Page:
What investors need to know about tech startups in the UK and Europe?


At gigCMO, we work with startups and scale-ups, providing commercial marketing leadership and execution to help founders and CEOs realise revenue goals. The vibrant tech community in the UK is an inspiring space for investors, innovators, entrepreneurs and those interested in enabling a prosperous future in the UK, Europe and worldwide. Recently, we attended the Investor Showcase 4.0 event at the Here East media complex in the Olympic Park as leaders discussed the current state and future of the tech industry.

Tech London Advocates, who organise Investor Showcase 4.0, consists of more than 15,000 advocates who volunteer their time to campaign for the future of London tech. In insightful presentations, keynote speeches and fireside discussions, they presented a landscape ripe with opportunity for investors and business owners.

The event was introduced and hosted by Ben Thompson from BBC News before Russ Shaw CBE, who founded Tech London Advocates, discussed the landscape in the UK, highlighting how far London has come since the first dot com crisis in terms of developing an ecosystem in which technology can flourish. Then Gavin Poole, CEO of Here East London, delivered an inspiring keynote speech that drew insightfully on his experience working within government and the political environment.

The investment landscape for London tech

The event was divided into two sections, with two panels commenting on different topics.

The first session focused on the investment landscape in London technology and the opportunities it offers for investors. It began with a keynote speech by Henry Whorwood from Beauhurstone of the best data sources on UK private companies, providing a clear picture of the investment landscape.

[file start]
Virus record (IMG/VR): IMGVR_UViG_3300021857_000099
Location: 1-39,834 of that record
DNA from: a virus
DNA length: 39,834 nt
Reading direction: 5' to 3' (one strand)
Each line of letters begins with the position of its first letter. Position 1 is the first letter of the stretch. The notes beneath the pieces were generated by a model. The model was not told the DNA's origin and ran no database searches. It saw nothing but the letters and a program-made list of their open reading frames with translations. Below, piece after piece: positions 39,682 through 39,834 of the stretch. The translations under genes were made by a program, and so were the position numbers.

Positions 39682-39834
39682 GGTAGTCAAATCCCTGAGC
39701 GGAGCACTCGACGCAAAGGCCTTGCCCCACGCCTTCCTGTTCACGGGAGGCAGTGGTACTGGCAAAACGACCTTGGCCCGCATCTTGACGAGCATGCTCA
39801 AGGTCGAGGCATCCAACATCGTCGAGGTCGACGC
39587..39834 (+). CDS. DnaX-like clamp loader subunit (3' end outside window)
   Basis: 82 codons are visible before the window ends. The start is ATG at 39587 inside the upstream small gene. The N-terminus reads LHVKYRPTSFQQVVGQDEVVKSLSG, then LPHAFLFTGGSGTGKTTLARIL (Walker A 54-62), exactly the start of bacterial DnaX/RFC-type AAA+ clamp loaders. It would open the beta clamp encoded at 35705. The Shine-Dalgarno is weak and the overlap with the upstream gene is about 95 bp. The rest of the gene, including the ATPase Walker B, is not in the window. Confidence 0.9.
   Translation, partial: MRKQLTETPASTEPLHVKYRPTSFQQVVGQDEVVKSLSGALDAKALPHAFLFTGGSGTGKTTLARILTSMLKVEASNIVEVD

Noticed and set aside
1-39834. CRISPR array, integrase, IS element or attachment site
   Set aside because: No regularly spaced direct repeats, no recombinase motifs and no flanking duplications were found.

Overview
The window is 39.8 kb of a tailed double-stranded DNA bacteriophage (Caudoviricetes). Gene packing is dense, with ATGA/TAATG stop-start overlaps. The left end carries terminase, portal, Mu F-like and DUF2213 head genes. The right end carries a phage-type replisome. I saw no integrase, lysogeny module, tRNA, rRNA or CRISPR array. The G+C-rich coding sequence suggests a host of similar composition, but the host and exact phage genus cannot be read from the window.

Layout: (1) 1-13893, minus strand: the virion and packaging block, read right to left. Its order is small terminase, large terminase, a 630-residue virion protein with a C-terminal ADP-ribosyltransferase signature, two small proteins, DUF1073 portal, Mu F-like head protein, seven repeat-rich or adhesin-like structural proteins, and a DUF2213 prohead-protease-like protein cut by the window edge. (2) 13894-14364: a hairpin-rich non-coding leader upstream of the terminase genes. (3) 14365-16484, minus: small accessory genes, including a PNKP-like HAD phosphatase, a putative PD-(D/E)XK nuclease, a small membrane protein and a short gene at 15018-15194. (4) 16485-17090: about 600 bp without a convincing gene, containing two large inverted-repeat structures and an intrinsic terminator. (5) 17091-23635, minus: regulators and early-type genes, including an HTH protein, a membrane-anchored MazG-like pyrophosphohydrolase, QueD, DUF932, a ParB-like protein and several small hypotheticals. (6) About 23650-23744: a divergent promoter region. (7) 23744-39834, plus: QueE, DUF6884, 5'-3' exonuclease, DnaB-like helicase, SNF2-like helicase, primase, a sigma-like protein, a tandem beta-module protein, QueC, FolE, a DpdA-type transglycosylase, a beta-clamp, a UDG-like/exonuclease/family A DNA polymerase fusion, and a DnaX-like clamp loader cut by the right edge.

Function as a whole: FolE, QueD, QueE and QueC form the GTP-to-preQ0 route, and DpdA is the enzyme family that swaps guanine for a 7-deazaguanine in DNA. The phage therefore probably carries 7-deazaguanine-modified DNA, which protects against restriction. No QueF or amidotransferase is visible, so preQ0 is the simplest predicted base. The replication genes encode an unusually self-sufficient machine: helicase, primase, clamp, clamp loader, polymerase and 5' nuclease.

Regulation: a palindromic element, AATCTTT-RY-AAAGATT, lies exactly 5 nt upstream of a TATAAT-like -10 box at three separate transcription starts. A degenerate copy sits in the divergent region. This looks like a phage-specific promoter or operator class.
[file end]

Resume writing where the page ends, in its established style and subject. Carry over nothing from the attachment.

An interesting comment during a discussion on Silicon Valley Bank is that the desire to emulate Silicon Valley itself has largely evaporated as different communities explore their own paths. Investment in UK technology is heavily focused on AI and fintech. However, with AI being such an all-encompassing space, there's clear scope for that to divide into key sub-elements and specialist areas. 

Importantly, when looking at investment performance, very few companies were considered 'dead' or 'zombie' companies, indicating a healthy market where unicorns and young businesses are making successful strides. Contrary to what some may have us believe, the UK and European technology industry is not a horror story good news for investors. 

The Race to Net Zero

Whorwood's insights were followed by an exploration of opportunities in clean energy startups, looking at what they need to scale in the race to Net Zero. In particular, we heard from Tong Gu, a Founding Partner at Pact VC, an all-women-led VC for mission-driven startups. 

This part of the event was hosted by Avery Johnstone, an Associate in KPMG's Global Decarbonization Hub, which seeks to help organisations reach net zero by 2050. 

The future of tech investment in the UK

The second session focused on industry issues and barriers to progress. Stephen Nundy from Lakestar, known for partnering with some of the world's best tech entrepreneurs, raised an articulate discussion on tech sovereignty. He noted that while the major players in technology have traditionally been in America and China, the UK and Europe have made a concerted effort to 'grow up' in this space, seeing private investment in infrastructure and the growth of a pool of talent, capital and ambition - the trifecta for business growth and success.

However, as things stand, much of the investment goes back into American banks. There's an opportunity here for European-based companies to redress that balance. We have seen this shift in Prime Minister Rishi Sunak's recently launched plans to cement the UK's place as a science and technology superpower by 2030. Setting the UK up to compete in a similar capacity to the US and Chinese governments in the country's tech industry, in March, he pledged over £370 million in new government funding to boost infrastructure, investment and skills for the UK's most exciting growing technologies, from quantum and supercomputing through to AI. 

The event was rounded off with a forward-looking mindset. Anne Glover CBE, CEO and co-founder of Amadeus Capital and appointed Non-Executive Director in the Court of Directors of the Bank of England in 2018, discussed what 2023 would look like for tech investment. Meanwhile, a panel including Saul Klein, Non-Executive Director at LocalGlobe, explored the diversity question and how tech can help grow communities. The data, expertise and rationale presented an exciting opportunity for those with the talent, willingness and appetite to thrive - just like our clients. 

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